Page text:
…and breathe…

(6 minute read)

The word psychology originates from logos, meaning the study and use of, and psyche ie., “breath, energy, consciousness, soul or spirit” (Edwards, 2008, p. 132). Yet I was taught nothing about the breath on any of my psychology courses.

However, I think quality breathing could be considered an effective positive psychology intervention (PPI), in that it is designed to enhance wellbeing (Lomas et al., 2015). Indeed it is well evidenced that people who breathe more live longer! ; p

Yet considering literally how essential breathing is to our very existence and how we navigate our energy in these fabulous flesh vessels during our time on earth, some of us in the West know very little about the breath.

For example, when I had asthma in my younger days, I was not educated about the condition nor taught how to breathe consciously or effectively. Instead, according to the Western medical model of health, the condition was diagnosed and symptoms were treated, while ignoring spiritual or psychosocial factors. I was given an inhaler (which profitted the pharmaceutical industry and the nation’s economy) and I was expected to “get on with it”. Yet I continued to breathe ineffectively, probably shallow mouth breathing, which negatively impacted my health, wellbeing, and quality of life.

It was only ‘by accident’, when I embraced the practice of yoga and pranayama (yogic breathing) and eventually changed my stressful lifestyle in my thirties that I felt I was able to breathe fully again. Since then my energy and vitality has increased and I feel fitter and healthier in my forties than I did decades ago. I have cultivated a wonderful relationship with my breath.

But, breath is nothing new.

Although we came without an instruction manual and have only been breathing since our first day out of the womb, ancient wisdom regarding the power of Breath and its impact on health and wellbeing has been passed down over thousands of years, most evidently in places such as Asia and Africa.

Breath psychology holds that conscious breathing is a key to solving many such problems as well as the way to return to the ‘Breath’ beyond breathing, a euphemistic way of recognising a greater ‘Breath’ breathing us, which has been called many names, Spirit, God, Almighty, Absolute, Allah, Tao, Brahmin, etc.

Edwards (2008)

Obviously my interpretations are massively oversimplified. But to give you a sniff of how breath wisdom has been incorporated around the world, Edwards (2008) mentions how the ancient Egyptians believed essential heaven and earth energies merged in the breath-energy body, or Ka, “to educate and enlighten humanity” (p. 143).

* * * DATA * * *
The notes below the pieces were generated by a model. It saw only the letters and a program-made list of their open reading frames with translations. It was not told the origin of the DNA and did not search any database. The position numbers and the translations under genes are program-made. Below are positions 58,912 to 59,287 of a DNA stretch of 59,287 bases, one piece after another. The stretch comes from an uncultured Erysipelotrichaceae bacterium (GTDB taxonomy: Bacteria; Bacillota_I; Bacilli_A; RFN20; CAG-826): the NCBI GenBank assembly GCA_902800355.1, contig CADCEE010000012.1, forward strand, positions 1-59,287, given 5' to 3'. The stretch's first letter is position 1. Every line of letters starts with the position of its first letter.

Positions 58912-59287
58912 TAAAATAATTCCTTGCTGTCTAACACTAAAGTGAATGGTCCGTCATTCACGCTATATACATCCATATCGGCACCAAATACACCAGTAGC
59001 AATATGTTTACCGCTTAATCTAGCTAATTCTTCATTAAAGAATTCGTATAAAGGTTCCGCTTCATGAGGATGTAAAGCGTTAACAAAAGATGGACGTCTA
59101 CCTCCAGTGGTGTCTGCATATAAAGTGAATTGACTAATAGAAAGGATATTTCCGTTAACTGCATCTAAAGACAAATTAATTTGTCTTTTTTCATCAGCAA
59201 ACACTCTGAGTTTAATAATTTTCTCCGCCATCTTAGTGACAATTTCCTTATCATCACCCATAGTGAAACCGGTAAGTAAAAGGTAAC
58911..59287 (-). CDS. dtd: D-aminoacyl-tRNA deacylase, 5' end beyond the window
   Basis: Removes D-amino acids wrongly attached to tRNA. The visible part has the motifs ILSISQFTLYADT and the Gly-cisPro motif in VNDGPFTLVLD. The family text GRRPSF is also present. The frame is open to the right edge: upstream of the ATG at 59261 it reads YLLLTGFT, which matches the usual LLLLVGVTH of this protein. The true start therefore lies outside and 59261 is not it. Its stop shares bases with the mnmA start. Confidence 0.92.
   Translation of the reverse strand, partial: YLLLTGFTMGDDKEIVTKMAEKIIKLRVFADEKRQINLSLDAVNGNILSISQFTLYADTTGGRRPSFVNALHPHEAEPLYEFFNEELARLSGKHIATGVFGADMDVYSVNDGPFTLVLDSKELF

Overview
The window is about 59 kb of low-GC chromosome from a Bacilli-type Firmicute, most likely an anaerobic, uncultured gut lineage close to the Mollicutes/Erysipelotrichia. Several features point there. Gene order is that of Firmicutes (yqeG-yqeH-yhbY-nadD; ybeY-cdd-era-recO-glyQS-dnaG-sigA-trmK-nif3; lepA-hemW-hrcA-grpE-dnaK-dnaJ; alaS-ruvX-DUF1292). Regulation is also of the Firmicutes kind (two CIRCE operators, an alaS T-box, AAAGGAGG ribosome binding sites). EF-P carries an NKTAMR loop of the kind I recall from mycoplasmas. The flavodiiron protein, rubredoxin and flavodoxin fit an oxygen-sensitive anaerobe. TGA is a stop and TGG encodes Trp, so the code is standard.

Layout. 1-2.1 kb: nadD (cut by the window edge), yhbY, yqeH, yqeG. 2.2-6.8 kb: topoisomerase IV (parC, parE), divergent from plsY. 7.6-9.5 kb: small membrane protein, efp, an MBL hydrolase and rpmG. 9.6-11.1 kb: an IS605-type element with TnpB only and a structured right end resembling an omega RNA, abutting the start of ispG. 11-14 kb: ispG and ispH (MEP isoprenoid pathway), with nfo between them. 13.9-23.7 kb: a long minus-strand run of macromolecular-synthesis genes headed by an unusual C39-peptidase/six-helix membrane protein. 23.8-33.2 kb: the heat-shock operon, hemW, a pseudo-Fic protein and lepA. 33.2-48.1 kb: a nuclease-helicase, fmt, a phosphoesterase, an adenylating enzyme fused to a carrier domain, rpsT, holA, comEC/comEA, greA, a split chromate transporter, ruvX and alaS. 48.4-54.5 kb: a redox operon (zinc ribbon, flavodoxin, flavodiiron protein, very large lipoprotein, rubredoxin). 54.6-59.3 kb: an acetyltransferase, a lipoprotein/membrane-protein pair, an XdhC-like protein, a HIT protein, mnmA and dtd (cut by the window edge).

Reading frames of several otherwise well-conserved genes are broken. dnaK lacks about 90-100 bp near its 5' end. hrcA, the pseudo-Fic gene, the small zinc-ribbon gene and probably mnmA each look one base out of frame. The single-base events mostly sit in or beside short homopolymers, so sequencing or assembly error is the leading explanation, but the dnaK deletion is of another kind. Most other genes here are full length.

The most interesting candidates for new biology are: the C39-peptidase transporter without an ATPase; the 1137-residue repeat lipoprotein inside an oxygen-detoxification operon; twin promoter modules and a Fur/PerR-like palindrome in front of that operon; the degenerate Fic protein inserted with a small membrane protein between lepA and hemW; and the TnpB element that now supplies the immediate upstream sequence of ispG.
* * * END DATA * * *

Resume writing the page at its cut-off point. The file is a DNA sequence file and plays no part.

Indigenous Zulu healing involves ancestors breathing through the healer, iSangoma, and a ceremony incorporating rhythmic, breath-coordinated movement. Although for the majority of people, using breath-energy with dancing and singing raises consciousness, builds strength, endurance, and motivation (p. 144).

Conscious breathing means focusing your attention on the perpetual exchange that is taking place between your personal body and the extended body of your environment. You exchange ten billion trillion atoms with your surroundings with every breath you take. The atoms you inhale every day have traversed the bodies of living beings across the universe and across time.

Chopra & Simon (2004)

In India, Ayurveda posits that disorders are the result of an imbalance with the environment, body, mind and soul. However, this can be improved with breath-energy work (among other things) to release blockages in the chakra energy system (respectively associated with systemic functions of elimination, reproduction, digestion, circulation, respiration, enervation and ultimate realisation through relation with the cosmos – Edwards, 2008). Consequently, energy can flow freely through the energetic pathways of the body to maintain wellbeing.

In China, chi is considered the life force energy or vital breath that ensures our vitality and health. Chi-gung and tai-chi are examples of breath-energy practices to maintain harmony.

Breath-energy work is also incorporated in physical activity and exercise, whereby the breath oxygenates the cells and remove toxins. Thus to prevent dis-ease and promote health and wellbeing, breathing appropriate to the activity, and deep, diaphragmatic breathing should be enjoyed when necessary.

To manage stress and energy, inhale for longer if you need more energy. If you need to reduce stress, make your exhale longer than your inhale to relax. Edwards (2008) asserts the better we breathe, the better the quality of life for everyone : )

The air around us is shared. When it enters individual lungs it creates consciousness, responsibilities and personal choices as to its use. Given such ecological threats as global warming, pollution and overpopulation, optimal use of the breath becomes an ethical, planetary and cosmic imperative.

Edwards (2008)

How do you choose to breathe today?

Inhale and exhale onwards and strongwards xXx


Chopra, D., & Simon, D. (2004). The seven spiritual laws of yoga. Wiley and Sons.

Edwards, S. D. (2008). Breath psychology: fundamentals and applications. Psychology and Developing Societies20(2), 131-164.

Photo Credits

Photos by cottonbro on Pexels.com

Chakra photo by Mikhail Nilov on Pexels.com

Breathe photo by Olya Kobruseva on Pexels.com

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